Finding the right cryptocurrency wallet is no easy task. But if you want to use your crypto on an everyday basis it is crucial that you understand the different models that exist and choose a wallet that suits your needs.
Custodial wallets are like banks. The provider controls your assets and saves them for you.
Non-custodial wallets allow you to keep complete ownership of your funds. Your funds are stored on the Blockchain.
No risk of losing private key/access to your funds
Can hold fiat currencies ($,€) in addition to crypto
Similar user experience to traditional apps
No direct ownership over funds
Users need to identify themselves (KYC etc.)
Geographically limited, not available worldwide
Custodial wallets are a great place to start when you’re new to crypto, as they are fairly similar to modern banking apps, allow users to seamlessly buy & send crypto as well as storing multiple cryptocurrencies in the same app.
Wirex offers a borderless account that holds a range of fiat currencies and crypto and lets you seamlessly exchange between the two.
A debit card that gives you 0.5% cashback in Bitcoin for every purchase you make
Founded in 2012 in San Francisco, Coinbase is a custodial digital currency wallet with an integrated trading platform.
Simple to use and good reputation
Non-custodial wallets are the real deal when you want to get seriously into crypto. Non-custodial wallets allow you to directly interact with the Blockchain, where your funds are stored. The wallet provider merely provides an interface for you to communicate with the Blockchain network. Crucially, no one but you can access your wallets funds. Not even the government.
They allow you to store several cryptocurrencies in one wallet app. For example, bitcoin and ether.
Bitcoin wallets allow you to store only bitcoin, but offer special, bitcoin specific features.
Ethereum wallets work only on Ethereum but allow you to use decentralized Ethereum applications a.k.a “DeFi”
Hardware wallets are similar to Multicoin wallets. They allow you to store multiple cryptocurrencies but store the private keys on a hardware device.
ZenGo is the first keyless non-custodial wallet supporting multiple cryptos
You never risk loosing your private key
Bitwala offers European users a bank account that has a Bitcoin and Ethereum wallet integrated within, as well as the possibility to buy and sell Bitcoin and Ether seamlessly from within the app.
Bank account and crypto wallet in one
The BlueWallet is a non-custodial, bitcoin-only wallet with support for the Lightning Network. It's simple to use implements most of the latest bitcoin features available.
Supports Bitcoin Lightning network
Blockstream Green is a non-custodial, bitcoin-focused* wallet developed by Blockstream, a well-established company in the bitcoin space. Blockstream Green has a clean user interface and a very complete set of usability, security as well as some privacy features which make up for a good user experience both for beginners and advanced users.
Heavy focus on simplicity and security
Argent is currently topping the charts for smart contract wallets on Ethereum. It brings Ethereum’s best finance applications in the users pockets and makes them extremely easy to use.
No blockchain fees - Argent pays them for you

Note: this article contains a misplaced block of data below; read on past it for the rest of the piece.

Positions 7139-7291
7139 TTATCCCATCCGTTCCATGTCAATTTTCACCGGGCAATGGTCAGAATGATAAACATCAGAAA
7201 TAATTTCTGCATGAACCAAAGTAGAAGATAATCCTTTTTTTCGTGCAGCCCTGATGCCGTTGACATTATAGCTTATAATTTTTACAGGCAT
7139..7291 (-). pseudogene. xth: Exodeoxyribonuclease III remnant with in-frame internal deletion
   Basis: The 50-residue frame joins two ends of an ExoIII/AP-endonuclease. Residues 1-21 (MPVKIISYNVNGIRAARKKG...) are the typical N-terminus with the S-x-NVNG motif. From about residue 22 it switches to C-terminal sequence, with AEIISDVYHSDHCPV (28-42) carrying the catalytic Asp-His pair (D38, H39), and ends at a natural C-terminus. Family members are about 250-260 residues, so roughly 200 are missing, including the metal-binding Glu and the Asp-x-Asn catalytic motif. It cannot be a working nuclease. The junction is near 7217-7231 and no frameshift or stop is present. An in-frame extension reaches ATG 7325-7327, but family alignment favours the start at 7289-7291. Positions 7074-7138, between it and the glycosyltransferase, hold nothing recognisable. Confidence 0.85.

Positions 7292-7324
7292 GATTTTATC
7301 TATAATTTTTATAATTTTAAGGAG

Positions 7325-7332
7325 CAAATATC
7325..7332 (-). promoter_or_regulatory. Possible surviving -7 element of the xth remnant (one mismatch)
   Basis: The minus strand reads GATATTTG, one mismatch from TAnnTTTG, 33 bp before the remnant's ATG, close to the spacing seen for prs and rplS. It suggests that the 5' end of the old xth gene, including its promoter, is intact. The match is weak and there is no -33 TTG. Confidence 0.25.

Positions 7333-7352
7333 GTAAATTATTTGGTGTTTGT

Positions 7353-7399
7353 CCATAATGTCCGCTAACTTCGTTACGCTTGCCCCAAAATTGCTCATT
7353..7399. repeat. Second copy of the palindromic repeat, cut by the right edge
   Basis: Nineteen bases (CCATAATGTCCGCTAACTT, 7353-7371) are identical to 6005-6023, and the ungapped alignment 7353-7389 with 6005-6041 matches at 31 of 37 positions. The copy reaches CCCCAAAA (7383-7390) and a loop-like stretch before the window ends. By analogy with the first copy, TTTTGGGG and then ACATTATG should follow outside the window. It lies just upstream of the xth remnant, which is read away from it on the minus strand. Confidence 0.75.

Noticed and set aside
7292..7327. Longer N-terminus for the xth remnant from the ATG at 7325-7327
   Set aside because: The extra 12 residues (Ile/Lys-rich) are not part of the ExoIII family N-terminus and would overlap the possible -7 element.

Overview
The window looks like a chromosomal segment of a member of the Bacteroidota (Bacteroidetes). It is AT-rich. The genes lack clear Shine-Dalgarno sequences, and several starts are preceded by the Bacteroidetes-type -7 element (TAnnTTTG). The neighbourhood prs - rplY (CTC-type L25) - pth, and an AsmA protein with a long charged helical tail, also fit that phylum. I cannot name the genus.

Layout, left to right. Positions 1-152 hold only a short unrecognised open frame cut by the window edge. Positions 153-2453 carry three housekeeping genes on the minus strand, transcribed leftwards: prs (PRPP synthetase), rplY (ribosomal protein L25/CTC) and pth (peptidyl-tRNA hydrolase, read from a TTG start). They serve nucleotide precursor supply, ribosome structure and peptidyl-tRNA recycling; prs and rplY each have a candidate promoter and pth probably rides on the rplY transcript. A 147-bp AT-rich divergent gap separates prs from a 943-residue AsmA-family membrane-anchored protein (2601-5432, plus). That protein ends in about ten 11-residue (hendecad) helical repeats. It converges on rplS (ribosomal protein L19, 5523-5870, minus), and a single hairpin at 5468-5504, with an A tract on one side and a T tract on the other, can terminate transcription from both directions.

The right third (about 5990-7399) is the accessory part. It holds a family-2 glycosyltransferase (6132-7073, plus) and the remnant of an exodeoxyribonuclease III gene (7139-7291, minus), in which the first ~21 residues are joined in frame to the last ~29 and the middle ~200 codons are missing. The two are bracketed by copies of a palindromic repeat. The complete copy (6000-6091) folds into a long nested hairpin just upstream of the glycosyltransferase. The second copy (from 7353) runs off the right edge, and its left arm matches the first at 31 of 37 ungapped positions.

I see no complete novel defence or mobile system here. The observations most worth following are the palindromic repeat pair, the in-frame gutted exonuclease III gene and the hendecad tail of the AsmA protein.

Metamask is the most widely used Ethereum wallet among early adopters. It allows users to connect their Ethereum wallet to any decentralized application.
Supported by every Ethereum application
A crypto wallet is a piece of software that enables you to communicate with Blockchain networks in order to send and receive cryptocurrencies. At its core, a wallet consists of a public key, which is your personal identifier, and a private key, which allows you to sign transactions and authenticate yourself to the network. The Blockchain is a distributed ledger that keeps track of the balances belonging to each individual wallet. Your wallet is a graphical interface that allows you to sign transactions to send funds and prove to the network that the transaction is legitimate. Miners or validators append legitimate transactions to the network, thereby changing the state of the Blockchain every few seconds or minutes.
Yes. You can download as many crypto wallets as you want and create new addresses (public & private keys). Alternatively, you can use the same seed phrase multiple times, simply by importing the seed phrase in other wallet applications. This means you will see the same balance and transaction history in different wallet interfaces.
Most crypto wallets are free to use and the code is open source for anyone to inspect. The fact that it’s open source is important so that tech savvy users can inspect the code and assess whether it’s secure or not.
Crypto wallets are pseudonymous, meaning they don’t reveal your real-world identity but they do have an identifying number attached to them. Transactions originating from wallets are public and can be looked at by anyone using a blockchain explorer. Most transactions happening on a Blockchain are anonymous. However, in rare cases authorities investigate who is behind a certain crypto wallet address. This can be done by tracing back transactions to where they originated from, in most cases this would be a crypto exchange where users have to sign-up with their real world identity.
The account holding your funds is an bookkeeping entry on a decentralized ledger - this ledger unlike a centralized one is virtually impossible to hack. However, what an attacker can do to hack your wallet, is stealing your private keys that you hold locally on your computer or on a pice of paper. If an attacker manages to get hold of your private key, they could transfer your funds out of your wallet into theirs.
Crypto wallets make money by integrating additional features like ‘buying & selling’ of cryptocurrencies or ‘lending & borrowing’. Some wallets make money by offering premium services like insurances or additional protection.